More about Hot Cross Buns (collected from the Internet)
There are differing stories concerning hot cross buns. Some folks say they were part of pagan spring festivals and later given the cross by monks wanting to give Christian meaning to the the tradition. Holiday traditions often have pagan, as well as Christian roots and many times the symbolism has been changed over time to adapt to those using it in their celebrations.
Other accounts speak of an English widow whose son went off to sea and she vowed to bake him a bun every Good Friday. When he didn't return she continued to bake a hot cross bun for him each year, trusting that he would some day return.
In the Dictionary of Phrase and Fable "hot-cross buns" is
defined this way: "In regard to 'hot-cross buns' on Good Friday, it may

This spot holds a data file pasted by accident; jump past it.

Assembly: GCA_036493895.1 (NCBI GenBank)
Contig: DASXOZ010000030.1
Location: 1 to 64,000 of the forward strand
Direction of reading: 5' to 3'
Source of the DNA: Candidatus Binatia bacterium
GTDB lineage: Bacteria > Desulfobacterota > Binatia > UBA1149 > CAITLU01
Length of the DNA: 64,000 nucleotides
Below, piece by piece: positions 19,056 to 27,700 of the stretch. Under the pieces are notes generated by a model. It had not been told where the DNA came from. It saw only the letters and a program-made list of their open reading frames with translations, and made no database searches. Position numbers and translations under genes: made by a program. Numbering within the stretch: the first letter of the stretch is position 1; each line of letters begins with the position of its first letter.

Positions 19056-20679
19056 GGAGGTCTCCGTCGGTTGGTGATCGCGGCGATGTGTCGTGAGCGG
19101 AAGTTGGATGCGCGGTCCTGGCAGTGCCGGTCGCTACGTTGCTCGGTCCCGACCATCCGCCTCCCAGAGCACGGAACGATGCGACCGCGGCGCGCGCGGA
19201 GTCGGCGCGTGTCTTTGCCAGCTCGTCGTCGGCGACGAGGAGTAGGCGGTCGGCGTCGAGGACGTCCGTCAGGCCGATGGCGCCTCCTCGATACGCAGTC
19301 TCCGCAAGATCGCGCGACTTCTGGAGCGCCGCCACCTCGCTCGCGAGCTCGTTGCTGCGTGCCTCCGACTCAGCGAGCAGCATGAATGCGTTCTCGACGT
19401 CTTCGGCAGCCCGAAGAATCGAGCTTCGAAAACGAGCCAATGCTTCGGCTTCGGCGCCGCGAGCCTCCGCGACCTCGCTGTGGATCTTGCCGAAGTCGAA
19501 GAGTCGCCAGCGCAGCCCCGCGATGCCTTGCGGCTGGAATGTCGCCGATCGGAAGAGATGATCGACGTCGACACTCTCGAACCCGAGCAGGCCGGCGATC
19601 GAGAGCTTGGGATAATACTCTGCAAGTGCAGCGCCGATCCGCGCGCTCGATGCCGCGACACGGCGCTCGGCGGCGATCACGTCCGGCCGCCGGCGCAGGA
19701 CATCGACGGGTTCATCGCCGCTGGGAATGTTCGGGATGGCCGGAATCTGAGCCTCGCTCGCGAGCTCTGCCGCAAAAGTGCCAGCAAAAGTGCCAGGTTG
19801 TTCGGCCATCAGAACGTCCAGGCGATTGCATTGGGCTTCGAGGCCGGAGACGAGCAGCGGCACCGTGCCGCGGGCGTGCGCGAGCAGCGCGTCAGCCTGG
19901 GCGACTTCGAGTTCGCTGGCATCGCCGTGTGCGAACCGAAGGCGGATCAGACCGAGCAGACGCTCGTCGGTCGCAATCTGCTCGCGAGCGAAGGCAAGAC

be stated that the Greeks offered to Apollo, Diana, Hecate, and the Moon, cakes
with 'horns.' Such a cake was called a bous, and (it is said) never grew mouldy.
The 'cross' symbolized the four quarters of the moon."
This version (from "Poor Robin: Almanack", 1733) is supplied as well:
Good Friday comes this month: the old woman runs
with one a penny, two a penny, "hot-cross buns,"
Whose virtue is, if you believe what's said,
They'll not grow mouldy like common bread.
The page Journal of Seasons says that the cross on the bread pre-dates Christian symbols and "reflects the four seasons and four elements [fire, earth, air, water] of ongoing life at this holiday [Ostara] of renewal. Families kept the buns, which were give a life-sustaining magic, hung and dried to crumble in milk if someone became ill.